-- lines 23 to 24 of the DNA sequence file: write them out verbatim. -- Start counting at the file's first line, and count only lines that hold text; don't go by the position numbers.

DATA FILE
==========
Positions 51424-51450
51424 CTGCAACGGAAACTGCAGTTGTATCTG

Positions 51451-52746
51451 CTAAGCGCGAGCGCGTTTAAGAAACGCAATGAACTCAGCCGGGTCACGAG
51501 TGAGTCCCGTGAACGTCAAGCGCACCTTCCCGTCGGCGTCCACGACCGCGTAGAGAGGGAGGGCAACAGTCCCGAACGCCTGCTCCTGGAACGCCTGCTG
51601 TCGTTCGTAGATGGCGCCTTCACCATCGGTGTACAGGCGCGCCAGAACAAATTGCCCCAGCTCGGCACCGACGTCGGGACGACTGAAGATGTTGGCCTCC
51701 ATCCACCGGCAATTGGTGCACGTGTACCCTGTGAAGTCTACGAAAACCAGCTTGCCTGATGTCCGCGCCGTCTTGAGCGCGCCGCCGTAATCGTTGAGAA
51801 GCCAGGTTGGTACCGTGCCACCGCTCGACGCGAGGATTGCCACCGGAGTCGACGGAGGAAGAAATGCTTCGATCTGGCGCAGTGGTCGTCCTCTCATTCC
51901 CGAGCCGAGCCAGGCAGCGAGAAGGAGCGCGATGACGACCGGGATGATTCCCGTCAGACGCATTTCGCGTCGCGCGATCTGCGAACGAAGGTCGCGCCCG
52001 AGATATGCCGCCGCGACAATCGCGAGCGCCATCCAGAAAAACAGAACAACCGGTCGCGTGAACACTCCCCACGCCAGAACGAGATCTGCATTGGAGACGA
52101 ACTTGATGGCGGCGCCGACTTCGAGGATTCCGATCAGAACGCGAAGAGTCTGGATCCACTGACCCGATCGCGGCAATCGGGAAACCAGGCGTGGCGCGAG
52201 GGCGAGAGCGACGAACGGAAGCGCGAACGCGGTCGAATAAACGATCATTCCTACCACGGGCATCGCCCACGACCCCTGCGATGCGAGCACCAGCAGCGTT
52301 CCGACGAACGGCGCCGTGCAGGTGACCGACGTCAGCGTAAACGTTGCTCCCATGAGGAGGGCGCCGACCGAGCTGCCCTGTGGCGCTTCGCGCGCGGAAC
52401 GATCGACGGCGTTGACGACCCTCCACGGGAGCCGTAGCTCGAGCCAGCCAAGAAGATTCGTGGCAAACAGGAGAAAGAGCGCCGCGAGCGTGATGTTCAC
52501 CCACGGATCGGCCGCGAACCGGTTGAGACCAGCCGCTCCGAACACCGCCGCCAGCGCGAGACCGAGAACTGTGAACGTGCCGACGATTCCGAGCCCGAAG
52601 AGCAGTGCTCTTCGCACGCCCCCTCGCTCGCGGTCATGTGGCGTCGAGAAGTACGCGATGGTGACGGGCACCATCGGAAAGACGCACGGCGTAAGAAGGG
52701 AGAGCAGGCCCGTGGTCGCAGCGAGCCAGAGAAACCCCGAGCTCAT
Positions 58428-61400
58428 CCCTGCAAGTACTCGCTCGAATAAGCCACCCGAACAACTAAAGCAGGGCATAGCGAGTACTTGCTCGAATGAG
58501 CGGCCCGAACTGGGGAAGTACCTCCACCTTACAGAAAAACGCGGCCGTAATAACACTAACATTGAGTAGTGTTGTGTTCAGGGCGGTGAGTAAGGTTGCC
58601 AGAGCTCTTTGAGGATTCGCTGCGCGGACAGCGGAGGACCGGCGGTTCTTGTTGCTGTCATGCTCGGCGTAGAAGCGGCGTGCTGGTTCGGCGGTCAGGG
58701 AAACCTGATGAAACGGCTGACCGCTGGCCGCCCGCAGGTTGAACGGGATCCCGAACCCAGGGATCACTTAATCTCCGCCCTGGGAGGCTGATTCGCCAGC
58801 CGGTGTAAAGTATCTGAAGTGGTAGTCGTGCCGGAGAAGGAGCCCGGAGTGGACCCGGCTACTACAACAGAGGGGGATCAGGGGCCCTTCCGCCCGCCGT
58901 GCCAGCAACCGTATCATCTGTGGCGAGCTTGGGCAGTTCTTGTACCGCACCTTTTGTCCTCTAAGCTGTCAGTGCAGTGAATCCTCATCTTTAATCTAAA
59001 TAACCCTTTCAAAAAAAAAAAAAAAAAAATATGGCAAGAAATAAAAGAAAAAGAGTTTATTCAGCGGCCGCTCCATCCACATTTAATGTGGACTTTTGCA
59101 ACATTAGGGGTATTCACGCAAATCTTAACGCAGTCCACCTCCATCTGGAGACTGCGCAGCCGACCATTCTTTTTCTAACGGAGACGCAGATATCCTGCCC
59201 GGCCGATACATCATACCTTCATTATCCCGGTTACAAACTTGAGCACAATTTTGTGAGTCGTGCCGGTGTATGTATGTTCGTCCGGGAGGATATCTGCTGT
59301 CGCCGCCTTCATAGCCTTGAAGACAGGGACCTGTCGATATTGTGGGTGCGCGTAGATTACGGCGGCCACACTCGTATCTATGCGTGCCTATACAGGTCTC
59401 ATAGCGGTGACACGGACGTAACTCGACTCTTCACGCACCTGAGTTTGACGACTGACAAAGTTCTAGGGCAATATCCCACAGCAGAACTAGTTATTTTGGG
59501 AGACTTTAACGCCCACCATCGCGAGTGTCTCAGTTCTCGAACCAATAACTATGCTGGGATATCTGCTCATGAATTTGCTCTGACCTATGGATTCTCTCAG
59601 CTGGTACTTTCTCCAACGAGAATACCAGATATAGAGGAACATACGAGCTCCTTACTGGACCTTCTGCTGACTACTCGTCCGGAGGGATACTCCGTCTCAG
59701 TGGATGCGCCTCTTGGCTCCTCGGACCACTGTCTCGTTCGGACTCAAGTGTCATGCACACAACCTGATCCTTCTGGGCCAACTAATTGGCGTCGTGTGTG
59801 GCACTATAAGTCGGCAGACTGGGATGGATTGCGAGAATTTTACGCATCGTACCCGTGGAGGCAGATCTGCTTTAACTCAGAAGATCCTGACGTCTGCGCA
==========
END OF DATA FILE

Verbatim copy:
58801 CGGTGTAAAGTATCTGAAGTGGTAGTCGTGCCGGAGAAGGAGCCCGGAGTGGACCCGGCTACTACAACAGAGGGGGATCAGGGGCCCTTCCGCCCGCCGT
58901 GCCAGCAACCGTATCATCTGTGGCGAGCTTGGGCAGTTCTTGTACCGCACCTTTTGTCCTCTAAGCTGTCAGTGCAGTGAATCCTCATCTTTAATCTAAA